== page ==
SCAN Club Issue 2 2024

It’s Cancer. Now What?

A cancer diagnosis can be difficult to deal with. Knowing what to ask and who to turn to for support can help.

Senior man speaks with his physician, who holds a clipboard and pen.

“You have cancer” are three words few people are prepared to hear.

“When I first heard the diagnosis, it was like I wasn’t there,” SCAN Health Plan member Linda S. remembers about when she learned she had gall bladder cancer. “It’s like you’re in a cloud and you can’t believe what you’re hearing. It’s just such a shock.”

Shock is one of the many emotions that can come after a cancer diagnosis. If you’ve been diagnosed with cancer, you may find it easier to work through these emotions if you can understand what is happening in your body, what may come next and what you can do to cope.

Get to Know Your Cancer

Just as each person’s cancer treatment is different, so are the ways different people choose to deal with their cancer. You may want to be involved in every aspect of your treatment. Or, you may prefer to know only the basics about your cancer and leave the details to your care team.

Whatever you decide, be sure to turn to trusted and reliable sources for information and advice. Look to your doctors and healthcare team to help you understand your cancer and treatment. Your care team can be your go-to resource for information on the physical, emotional and financial changes to expect.

Here are six questions to consider asking your healthcare team about your cancer:

1. What kind of cancer do I have and where is it?

2. Can my cancer be treated? Cured?

3. What other tests or procedures do I need?

4. What are my treatment options? And how will they benefit me?

5. What side effects can I expect from treatment?

6. What happens if I don’t get treatment?

Find and Accept Support

Dealing with cancer is a lot, but there are people ready to help. Here are four places to look for support for your physical and emotional health now:

1. Family and friends. A cancer diagnosis affects the people who care about you, too. Friends and family often are looking for ways they can help. Let them run errands, take you to appointments, prepare meals, pitch in with household chores or take care of your pets. You may also want to have someone join you at your appointments to hear what the doctor is saying. It can be a lot to take in on your own.

2. Your care team. Open and honest communication with your care team is more essential now than ever. Always let them know about symptoms and how you’re feeling. When the people caring for you know what you’re experiencing, they can help you understand your symptoms and find ways to deal with them.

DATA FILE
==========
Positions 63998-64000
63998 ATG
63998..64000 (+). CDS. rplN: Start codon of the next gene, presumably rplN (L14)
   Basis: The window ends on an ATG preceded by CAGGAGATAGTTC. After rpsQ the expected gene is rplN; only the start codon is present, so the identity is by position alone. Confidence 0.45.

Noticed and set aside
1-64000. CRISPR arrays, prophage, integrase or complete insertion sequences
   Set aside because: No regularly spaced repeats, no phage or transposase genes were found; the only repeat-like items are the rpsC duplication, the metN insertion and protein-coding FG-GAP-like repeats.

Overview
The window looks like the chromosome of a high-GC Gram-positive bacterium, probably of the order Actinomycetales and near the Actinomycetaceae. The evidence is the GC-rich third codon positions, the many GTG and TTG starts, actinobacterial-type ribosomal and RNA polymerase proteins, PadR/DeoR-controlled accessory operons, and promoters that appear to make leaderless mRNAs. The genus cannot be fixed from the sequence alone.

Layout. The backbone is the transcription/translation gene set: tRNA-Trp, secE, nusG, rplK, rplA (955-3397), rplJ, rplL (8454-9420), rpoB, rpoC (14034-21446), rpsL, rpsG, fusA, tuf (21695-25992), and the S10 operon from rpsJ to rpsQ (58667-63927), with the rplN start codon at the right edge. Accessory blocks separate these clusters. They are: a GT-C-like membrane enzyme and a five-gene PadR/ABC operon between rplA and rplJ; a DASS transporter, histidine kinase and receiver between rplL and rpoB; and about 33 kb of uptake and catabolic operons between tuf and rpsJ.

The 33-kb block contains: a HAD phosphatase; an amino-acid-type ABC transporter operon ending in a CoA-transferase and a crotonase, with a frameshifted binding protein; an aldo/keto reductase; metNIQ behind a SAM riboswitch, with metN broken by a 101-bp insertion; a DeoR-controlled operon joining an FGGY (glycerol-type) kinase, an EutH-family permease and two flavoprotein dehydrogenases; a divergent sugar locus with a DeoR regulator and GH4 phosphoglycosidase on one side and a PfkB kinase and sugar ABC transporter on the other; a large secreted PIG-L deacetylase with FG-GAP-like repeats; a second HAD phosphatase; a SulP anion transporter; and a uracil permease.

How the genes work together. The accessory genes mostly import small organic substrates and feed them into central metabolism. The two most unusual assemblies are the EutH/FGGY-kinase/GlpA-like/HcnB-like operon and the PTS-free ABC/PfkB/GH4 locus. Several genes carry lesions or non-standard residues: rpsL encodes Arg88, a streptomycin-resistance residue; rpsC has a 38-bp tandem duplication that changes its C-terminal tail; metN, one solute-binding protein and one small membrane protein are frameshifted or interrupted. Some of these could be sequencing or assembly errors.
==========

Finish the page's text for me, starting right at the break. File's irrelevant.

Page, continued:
3. Cancer support groups. Find out about in-person or online cancer support groups these ways:

  • Ask your doctor
  • Check with your local chapter of the American Cancer Society
  • Look on online message boards, such as the American Cancer Society’s Cancer Survivors Network

4. Your health plan. Get familiar with all the benefits your health plan includes to support your care and healing. SCAN is a Medicare Advantage plan that offers extra benefits in many of its plans that can be especially helpful to members with cancer. Many SCAN members have access to these and other benefits that aren’t covered by regular Medicare:

If you need help with expenses beyond your healthcare coverage, ask your healthcare team about grants or other patient assistance programs that may be available to you.

  • Rides to and from health appointments
  • Acupuncture/chiropractic care for relief from and help with managing pain
  • In-home help after a hospital stay, including meal delivery
  • A personal emergency response system
  • Assistance from a care navigator for help coordinating care and finding resources
  • A phone app to record care visits
  • A 24/7 Nurse Advice Line
  • 24/7 TeleHealth visits with a medical provider from home for many urgent care needs

‘Don’t Do What I Did!’

“I probably had 22 years of problems and never said anything,” SCAN member Linda says. She admits she never saw a doctor for her symptoms or an annual exam because “I never thought anything could be seriously wrong.”

But a cancer diagnosis changed Linda’s thinking about the importance of getting regular care.

“Don’t do what I did!” she advises. “Listen to your body. If you’re having symptoms, make the call to the doctor and go get checked out.”

If you have don’t have a Medicare Advantage plan, look at the comprehensive coverage, award-winning service, and extensive network of caring physicians, offered by SCAN Health Plan.

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